“When we arrived, we did not know where to sleep, which is why the village chief allowed us to stay,” says Tasseré Sawadogo. Before they were forced to leave, Tasseré and his family lived a quiet life in the village of Dablo, in Burkina Faso’s northwest region.
Violence is escalating in this part of the Sahel — a vast, semi-arid region which spans western and north-central Africa, from Senegal eastward to Sudan. The security crisis in Burkina Faso is so severe it risks undoing much of the good work that the World Food Programme (WFP) has achieved in the past year.
On 9 September, WFP activated its highest level of emergency response in the central Sahel, covering Burkina Faso, Mali and Niger. Spiralling conflict combined with the lean-season drought, which kicked off in June, left more than 5.1 million people across the three countries requiring urgent assistance — 1.3 million of these were in Burkina Faso.
Attacks, killings and kidnappings have become commonplace in the country. More than 280,000 people have fled their homes. Access for humanitarian personnel is restricted in the north and eastern provinces, and in areas bordering Mali.
WFP is working with partners on projects tailored to needs as they evolve on the ground. It is enabling assistance, deploying full-time emergency operations expertise, reinforcing existing local offices and establishing presence in other locations across the country.
“We are currently reaching about 120,000 displaced people,” says David Bulman, WFP Country Director in Burkina Faso. “And we are increasing our capacity to reach at least 210,000 before the end of the year — but the number keeps going up and up.”
WFP faces the challenge of meeting growing humanitarian needs while protecting the results obtained in resilience — investment activities focusing on women and young people to shore up livelihoods, restore ecosystems, create jobs, build social cohesion and support the authorities in achieving sustainable development.
Safeguarding resilience gains while addressing growing humanitarian needs requires WFP teams to provide creative solutions. In Bissighin, for example, communities working with WFP have successfully integrated internally displaced people like Tasseré and his family.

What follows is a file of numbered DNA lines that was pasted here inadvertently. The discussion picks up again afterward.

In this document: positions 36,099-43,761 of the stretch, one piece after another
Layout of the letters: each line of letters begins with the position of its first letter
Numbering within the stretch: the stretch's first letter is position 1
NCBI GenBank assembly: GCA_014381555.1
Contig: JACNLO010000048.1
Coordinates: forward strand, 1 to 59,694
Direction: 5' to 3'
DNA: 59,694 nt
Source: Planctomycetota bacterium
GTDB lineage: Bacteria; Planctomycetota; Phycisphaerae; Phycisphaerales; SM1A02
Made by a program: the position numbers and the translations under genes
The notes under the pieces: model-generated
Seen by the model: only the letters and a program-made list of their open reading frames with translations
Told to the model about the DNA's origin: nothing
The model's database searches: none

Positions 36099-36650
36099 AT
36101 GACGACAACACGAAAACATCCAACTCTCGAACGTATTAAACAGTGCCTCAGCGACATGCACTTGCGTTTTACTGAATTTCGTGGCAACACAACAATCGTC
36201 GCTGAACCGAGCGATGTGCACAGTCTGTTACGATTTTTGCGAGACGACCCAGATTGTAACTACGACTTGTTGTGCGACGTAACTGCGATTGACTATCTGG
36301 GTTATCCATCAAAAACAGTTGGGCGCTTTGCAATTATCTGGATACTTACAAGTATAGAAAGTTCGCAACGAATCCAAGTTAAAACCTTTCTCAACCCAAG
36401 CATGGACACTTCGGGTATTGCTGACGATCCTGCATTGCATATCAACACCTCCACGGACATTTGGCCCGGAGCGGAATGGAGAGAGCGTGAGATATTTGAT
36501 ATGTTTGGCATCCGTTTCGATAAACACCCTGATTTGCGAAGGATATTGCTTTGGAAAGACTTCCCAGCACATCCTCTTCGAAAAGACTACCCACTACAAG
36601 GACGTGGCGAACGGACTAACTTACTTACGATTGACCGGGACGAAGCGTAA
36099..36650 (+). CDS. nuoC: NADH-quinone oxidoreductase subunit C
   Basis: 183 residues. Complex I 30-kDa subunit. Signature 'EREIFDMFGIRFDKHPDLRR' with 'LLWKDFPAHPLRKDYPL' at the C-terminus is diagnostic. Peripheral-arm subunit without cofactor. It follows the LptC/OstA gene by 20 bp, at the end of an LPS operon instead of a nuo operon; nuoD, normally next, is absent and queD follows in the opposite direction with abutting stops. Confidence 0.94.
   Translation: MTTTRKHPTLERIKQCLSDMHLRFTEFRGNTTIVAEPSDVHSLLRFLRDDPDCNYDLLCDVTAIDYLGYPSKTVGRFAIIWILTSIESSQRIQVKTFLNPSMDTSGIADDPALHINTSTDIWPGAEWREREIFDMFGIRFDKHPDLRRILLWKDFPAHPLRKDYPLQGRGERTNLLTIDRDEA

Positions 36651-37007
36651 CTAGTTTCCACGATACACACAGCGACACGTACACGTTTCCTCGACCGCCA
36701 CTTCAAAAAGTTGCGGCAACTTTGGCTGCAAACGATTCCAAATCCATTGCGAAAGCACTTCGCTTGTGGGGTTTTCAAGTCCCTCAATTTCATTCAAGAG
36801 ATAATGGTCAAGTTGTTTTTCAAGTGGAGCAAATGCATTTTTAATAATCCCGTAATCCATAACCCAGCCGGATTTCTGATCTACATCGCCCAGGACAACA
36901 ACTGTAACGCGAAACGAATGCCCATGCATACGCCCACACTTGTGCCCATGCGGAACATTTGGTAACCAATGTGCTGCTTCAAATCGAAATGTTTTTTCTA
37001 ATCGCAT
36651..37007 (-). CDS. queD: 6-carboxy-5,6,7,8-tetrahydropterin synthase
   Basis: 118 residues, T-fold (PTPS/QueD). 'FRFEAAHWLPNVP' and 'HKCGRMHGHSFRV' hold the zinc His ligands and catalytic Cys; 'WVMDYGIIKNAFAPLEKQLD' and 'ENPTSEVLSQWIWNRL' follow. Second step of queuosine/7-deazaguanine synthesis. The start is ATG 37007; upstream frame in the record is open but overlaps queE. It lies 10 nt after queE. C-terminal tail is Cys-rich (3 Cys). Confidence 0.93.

Together with 21 other displaced families, they were allocated a portion of land being rehabilitated as part of WFP’s Food for Asset Creation initiative in Bissighin, about 15 km southwest of Kaya, capital of Burkina Faso’s Centre-North region. They have been growing their own maize, cowpeas and vegetables.
“We have already sown,” says Tasseré. “Now we hope that the crops will bear fruit. It would improve our living conditions.”
On a hot day in August, during a visit to Bissighin, WFP Executive Director David Beasley witnessed women and men hard at work tilling, sowing and weeding on a vast community site. There were smiles when maize and cowpea were spotted sprouting from the earth.
“The land used to be very hard, we could not use it,” Rasmata Sawadogo told him. “Now I am able to grow crops … we are very happy,” she added, while weeding millet grown in one of the half-moon shapes dug into the dry soil.
Rasmata and her family are among more than 1,000 community members working with WFP, its partners and government on restoring about 85 hectares of degraded land using techniques such as the so-called half-moons.
In places where rainfall is erratic, the half-moons retain water. During what should be the wet season, they marshal what little rainfall there is to soak in, allowing seeds to germinate.
This is part of WFP’s Food Assistance for Assets Creation approach — providing families with food or cash while they undertake activities to rehabilitate the land for improved yield. Last year in Burkina Faso, 1,424 hectares of degraded land were rehabilitated, and ten artificial ponds, with a capacity of 3,000 cubic metres each, were built to support communities.
WFP is expanding its resilience operations to invest in building community assets, promote education, improve nutrition and health, and create jobs for young people. It aims to support 2 million people in 800 communities across 5 Sahel countries — Burkina Faso, Chad, Mali, Mauritania and Niger — until 2023.
In the words of WFP’s Executive Director David Beasley: “What we want is to create success, sustainability and resilience. In a few more years, WFP won’t need to be here because people would be taking care of themselves and they would be stronger for it.”
With the violence continuing, however, what success, sustainability and resilience has been achieved through WFP’s investment is at risk of being undone.
Learn more about WFP’s work in Burkina Faso